The five-year study focused on people living near nuclear stations at Bradwell (Essex), Oldbury (Gloucestershire) and Hinkley Point ( Somerset ), exploring their attitudes towards and concerns about nuclear power. The results of the study are published today, 30th September 2008.
A key factor in siting new nuclear stations will be public acceptance amongst local communities at the existing sites. Professor Nick Pidgeon of the School of Psychology at Cardiff University, who led the research team, explained: It is clear that the proponents of nuclear power have made the assumption that it will be far easier to develop new stations at the existing sites, because, among other factors, they believe that local communities will be very supportive.
However, we know very little about what members of such communities in Britain really think and feel about nuclear power today. This new research, which combined extensive interviewing with a major survey, helps us to understand more about this critical aspect of the current nuclear energy debate.
The study was carried out by researchers from the School of Psychology and the School of Social Sciences at Cardiff University, and from the School of Environmental Sciences at the University of East Anglia.
The results, which are being presented this morning (30th September) at the Royal Society in London, include the following key findings:
On Experiences of Living with Nuclear Power
Interviews with residents living close to Bradwell and Oldbury revealed that:
On Support for Local New Build
The survey showed that 50% at Oldbury and 61% at Hinkley Point supported new nuclear build at their local site. Opposition to local new build was significantly greater at Oldbury (31%) than at Hinkley Point (23%).
The Need for Local Consultation
Regardless of their opinion on nuclear power, the vast majority of people surveyed (84%) wanted the industry and Government to fully involve local people in plans for siting new nuclear power stations locally.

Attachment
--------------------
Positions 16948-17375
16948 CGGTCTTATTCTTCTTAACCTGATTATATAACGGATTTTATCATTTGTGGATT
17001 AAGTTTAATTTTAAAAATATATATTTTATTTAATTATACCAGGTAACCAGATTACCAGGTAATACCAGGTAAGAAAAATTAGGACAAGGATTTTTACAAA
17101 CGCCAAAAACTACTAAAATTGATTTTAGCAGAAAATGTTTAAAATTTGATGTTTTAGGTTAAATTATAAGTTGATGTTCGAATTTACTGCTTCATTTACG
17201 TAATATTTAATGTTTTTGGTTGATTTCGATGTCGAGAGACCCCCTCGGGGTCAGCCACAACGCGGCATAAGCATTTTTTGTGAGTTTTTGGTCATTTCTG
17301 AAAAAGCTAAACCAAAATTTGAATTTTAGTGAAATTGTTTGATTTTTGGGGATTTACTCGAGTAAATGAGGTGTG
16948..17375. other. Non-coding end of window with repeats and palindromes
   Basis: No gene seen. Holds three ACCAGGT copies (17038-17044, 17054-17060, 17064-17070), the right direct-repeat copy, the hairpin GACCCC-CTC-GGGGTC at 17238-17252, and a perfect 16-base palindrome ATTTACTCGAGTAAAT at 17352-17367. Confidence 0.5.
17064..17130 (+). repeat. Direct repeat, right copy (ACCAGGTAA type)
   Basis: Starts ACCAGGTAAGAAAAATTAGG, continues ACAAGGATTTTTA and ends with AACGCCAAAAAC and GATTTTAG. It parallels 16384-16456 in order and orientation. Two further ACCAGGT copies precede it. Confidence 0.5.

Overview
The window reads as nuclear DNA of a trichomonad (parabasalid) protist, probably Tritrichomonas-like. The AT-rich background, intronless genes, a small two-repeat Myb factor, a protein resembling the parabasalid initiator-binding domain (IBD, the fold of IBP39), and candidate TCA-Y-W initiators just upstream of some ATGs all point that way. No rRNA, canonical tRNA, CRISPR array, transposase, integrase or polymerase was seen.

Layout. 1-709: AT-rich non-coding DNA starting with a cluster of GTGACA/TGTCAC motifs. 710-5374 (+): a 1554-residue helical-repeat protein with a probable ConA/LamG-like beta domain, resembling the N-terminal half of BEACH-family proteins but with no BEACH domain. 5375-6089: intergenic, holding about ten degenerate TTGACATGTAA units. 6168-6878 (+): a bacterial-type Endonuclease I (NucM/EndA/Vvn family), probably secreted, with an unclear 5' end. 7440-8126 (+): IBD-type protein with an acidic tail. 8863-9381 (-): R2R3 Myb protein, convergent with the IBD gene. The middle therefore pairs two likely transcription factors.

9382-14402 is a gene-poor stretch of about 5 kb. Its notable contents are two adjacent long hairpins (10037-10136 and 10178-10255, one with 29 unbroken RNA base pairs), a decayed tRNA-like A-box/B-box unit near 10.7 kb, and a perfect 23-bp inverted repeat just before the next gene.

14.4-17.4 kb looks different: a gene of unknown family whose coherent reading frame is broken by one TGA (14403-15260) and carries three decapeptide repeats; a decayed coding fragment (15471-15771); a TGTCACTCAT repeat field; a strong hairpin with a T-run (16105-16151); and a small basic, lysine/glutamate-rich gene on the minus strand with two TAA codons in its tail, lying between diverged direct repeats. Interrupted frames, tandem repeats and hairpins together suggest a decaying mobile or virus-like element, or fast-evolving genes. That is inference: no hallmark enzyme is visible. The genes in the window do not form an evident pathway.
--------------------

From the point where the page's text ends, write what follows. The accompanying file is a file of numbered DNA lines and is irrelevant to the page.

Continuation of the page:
On Differences within Communities
Although attitudes towards nuclear power were generally positive, the researchers found important differences in attitudes which showed that local residents are not simply pro- or anti- nuclear power. At all three locations they identified four distinctive points of view, which were confirmed by the survey conducted around Hinkley Point and Oldbury. These points of view were as follows.
Professor Pidgeon added: The findings suggest that failing to consult in a proper manner, or in a way that does not fully recognise and respond to local peoples concerns, would almost certainly undermine the local confidence and trust in local plant operators which has been painstakingly built up in all of the locations that we studied over a considerable period of time.
Despite the apparent level of support for nuclear power that exists in these communities, our research also demonstrates that many remain ambivalent towards nuclear power, and strong mistrust of both the industry and Government is voiced by a further significant minority of residents. Accordingly, any such erosion of local confidence could have adverse consequences for relations between the nuclear industry and local communities, and for the nuclear new build programme as a whole. This clearly argues against complacency about the future.
A full copy of the report is available from http://www.kent.ac.uk/scarr/SCARRNuclearReportPidgeonetalFINAL3.pdf
The full title of the report is Pidgeon, N.F., Henwood, K.L., Parkhill, K.A., Venables, D. and Simmons, P. (2008) Living with Nuclear Power in Britain: A Mixed Methods Study. School of Psychology, Cardiff University .